Maryland Native Trees: Quercus palustris – Pin Oak

Feb 15, 2024 | Blog, Native Plant Spotlight

Trees for wet areas

Quercus palustris – Pin Oak

Pin oak info card

Quercus palustris, also called pin oak, easily grows in average, medium to wet, acidic soils in full sun to partial hade. Prefers moist loams. Tolerates poorly drained soils as well as some flooding. May take up to 15-20 years for this tree to bear a first crop of acorns. Quercus palustris is a medium sized deciduous oak of the red oak group that typically grows 50-70’ (less frequently to 100’) tall with a broad pyramidal crown. Pin oaks are one of the fastest growing species of oak, averaging 12-15 feet in a 5-7 year period. Trunk diameter to 3’. Smooth gray-brown bark usually develops ridging with age.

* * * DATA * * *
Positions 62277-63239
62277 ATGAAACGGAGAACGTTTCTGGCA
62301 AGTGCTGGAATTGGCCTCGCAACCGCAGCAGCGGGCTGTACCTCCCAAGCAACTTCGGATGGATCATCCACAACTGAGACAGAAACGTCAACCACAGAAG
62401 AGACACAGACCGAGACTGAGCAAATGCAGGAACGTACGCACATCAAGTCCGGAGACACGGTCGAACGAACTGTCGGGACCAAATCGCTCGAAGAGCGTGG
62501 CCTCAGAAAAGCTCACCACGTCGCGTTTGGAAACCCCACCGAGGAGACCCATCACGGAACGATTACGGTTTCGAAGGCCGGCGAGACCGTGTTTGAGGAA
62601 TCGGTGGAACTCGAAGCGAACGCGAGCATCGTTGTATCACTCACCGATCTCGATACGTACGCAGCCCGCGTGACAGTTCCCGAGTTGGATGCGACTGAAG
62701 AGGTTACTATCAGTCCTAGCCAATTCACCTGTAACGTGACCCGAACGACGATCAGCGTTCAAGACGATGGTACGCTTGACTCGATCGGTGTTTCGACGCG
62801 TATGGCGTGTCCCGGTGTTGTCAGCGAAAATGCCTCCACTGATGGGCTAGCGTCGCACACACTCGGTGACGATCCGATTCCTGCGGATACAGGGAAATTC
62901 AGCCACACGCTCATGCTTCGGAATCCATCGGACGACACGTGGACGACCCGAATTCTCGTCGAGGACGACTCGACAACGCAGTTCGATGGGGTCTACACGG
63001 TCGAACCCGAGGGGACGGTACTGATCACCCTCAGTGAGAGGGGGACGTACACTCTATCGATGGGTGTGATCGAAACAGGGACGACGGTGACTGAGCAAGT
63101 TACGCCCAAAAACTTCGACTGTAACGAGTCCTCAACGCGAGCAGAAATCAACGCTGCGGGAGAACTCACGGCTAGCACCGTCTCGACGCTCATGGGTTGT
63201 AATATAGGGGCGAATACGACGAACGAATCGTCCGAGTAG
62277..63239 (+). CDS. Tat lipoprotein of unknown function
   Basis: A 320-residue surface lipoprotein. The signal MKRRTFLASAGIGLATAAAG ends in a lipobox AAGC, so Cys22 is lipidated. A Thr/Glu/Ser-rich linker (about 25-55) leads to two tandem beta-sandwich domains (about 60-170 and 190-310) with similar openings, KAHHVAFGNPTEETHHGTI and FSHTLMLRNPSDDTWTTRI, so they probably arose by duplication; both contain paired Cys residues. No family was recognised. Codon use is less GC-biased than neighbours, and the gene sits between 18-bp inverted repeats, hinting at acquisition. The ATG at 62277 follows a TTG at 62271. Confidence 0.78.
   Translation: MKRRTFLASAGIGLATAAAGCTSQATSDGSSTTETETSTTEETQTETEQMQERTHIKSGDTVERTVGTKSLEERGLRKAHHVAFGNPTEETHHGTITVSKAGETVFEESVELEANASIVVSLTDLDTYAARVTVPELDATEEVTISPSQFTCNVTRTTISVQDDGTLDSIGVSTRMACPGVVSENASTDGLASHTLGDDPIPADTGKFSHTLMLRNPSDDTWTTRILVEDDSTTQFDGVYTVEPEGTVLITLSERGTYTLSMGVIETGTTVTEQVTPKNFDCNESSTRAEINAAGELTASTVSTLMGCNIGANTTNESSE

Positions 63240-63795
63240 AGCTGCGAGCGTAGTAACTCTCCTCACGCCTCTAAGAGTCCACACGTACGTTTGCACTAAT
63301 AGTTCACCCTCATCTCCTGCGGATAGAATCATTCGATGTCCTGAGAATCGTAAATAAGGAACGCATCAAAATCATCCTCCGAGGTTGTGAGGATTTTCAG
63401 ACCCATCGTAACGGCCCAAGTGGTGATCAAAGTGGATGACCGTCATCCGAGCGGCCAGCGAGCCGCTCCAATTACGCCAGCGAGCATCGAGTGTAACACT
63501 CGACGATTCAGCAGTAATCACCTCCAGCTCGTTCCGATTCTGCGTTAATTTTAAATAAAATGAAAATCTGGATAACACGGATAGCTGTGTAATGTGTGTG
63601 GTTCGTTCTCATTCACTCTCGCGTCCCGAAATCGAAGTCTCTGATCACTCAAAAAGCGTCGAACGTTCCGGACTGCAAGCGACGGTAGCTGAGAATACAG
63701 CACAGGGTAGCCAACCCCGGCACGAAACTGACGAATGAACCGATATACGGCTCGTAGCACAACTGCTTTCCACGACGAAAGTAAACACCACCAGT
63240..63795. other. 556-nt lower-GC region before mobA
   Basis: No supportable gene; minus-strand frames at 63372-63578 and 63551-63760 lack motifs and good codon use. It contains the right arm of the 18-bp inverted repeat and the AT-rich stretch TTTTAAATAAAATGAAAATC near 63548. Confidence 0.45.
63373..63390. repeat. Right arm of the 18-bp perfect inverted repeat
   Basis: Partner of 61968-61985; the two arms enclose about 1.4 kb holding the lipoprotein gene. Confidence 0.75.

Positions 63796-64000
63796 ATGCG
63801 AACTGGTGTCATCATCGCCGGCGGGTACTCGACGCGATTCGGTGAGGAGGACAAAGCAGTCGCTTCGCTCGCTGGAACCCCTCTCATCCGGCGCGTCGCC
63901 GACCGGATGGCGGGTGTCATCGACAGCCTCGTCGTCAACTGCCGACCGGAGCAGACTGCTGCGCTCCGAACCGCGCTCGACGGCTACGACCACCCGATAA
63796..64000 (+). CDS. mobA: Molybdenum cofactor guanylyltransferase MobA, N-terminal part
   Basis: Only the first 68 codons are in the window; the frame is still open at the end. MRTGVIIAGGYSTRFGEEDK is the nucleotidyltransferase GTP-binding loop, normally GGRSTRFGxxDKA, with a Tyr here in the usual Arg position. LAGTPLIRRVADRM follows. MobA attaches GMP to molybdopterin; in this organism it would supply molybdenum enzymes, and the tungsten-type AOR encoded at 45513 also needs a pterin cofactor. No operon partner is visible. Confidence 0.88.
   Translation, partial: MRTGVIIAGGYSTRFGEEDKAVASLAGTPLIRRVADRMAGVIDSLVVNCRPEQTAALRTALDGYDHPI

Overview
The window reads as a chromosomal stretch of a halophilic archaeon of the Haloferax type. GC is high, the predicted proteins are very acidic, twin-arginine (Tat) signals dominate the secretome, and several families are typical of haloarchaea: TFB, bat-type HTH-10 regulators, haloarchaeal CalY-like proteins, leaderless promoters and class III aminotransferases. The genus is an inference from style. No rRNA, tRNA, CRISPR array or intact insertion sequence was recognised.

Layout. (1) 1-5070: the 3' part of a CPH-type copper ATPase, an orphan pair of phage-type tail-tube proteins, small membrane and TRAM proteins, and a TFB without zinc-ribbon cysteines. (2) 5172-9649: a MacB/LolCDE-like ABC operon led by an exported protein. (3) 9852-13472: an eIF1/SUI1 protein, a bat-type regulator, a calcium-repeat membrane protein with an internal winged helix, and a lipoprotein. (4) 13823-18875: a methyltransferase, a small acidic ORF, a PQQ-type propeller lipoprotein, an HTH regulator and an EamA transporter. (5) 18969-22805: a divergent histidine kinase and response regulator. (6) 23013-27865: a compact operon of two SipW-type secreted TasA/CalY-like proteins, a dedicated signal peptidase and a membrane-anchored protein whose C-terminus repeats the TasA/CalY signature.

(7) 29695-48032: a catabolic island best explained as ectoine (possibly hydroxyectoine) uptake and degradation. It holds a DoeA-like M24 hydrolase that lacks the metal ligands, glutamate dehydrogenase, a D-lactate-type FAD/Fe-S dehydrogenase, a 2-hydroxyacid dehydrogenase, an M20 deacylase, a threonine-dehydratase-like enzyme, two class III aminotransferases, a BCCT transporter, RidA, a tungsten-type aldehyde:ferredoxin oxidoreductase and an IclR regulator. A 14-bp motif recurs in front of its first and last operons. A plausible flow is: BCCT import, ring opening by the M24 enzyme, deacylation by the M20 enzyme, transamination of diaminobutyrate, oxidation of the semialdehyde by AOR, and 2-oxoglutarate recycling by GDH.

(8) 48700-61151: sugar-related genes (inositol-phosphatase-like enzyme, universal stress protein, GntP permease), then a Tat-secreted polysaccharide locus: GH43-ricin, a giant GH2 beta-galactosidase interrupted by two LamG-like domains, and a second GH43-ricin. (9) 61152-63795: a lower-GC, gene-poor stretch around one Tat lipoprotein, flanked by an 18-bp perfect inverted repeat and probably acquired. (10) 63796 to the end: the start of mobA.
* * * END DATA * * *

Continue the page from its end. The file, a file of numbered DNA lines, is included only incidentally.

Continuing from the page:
Insignificant monoecious yellowish-green flowers in separate male and female catkins appear in spring as the leaves emerge. Fruits are rounded acorns (to 1/2” long), with shallow, saucer-shaped acorn cups that barely cover the acorn base. Acorns are an important source of food for wildlife. Glossy, dark green leaves (to 5” long) typically have 5 bristle-tipped lobes with deeply cut sinuses extending close to the midrib. Leaves turn deep red in fall. Host plant to numerous butterflies and moths including the gray hairstreak and American Dagger Moth. Acorns are eaten by birds and mammals.

Common Name: pin oak
Type: Tree
Family: Fagaceae
Height: 50.00 to 70.00 feet
Spread: 40.00 to 60.00 feet
Bloom Time: April – Wind pollinated
Bloom Description: Yellowish-green
Sun: Full sun
Water: Medium to wet
Maintenance: Medium
Suggested Use: Shade Tree, Rain Garden
Flower: Insignificant
Leaf: Good Fall
Fruit: Showy
Tolerate: Wet Soil

(Information from Missouri Botanical Garden)
Pin oak foliage

Pin oak foliage

Pin oak in winter

Pin oak in winter

Pin oak fall foliage

Pin oak fall foliage

Shop Natives by Category

Signup For Our Newsletter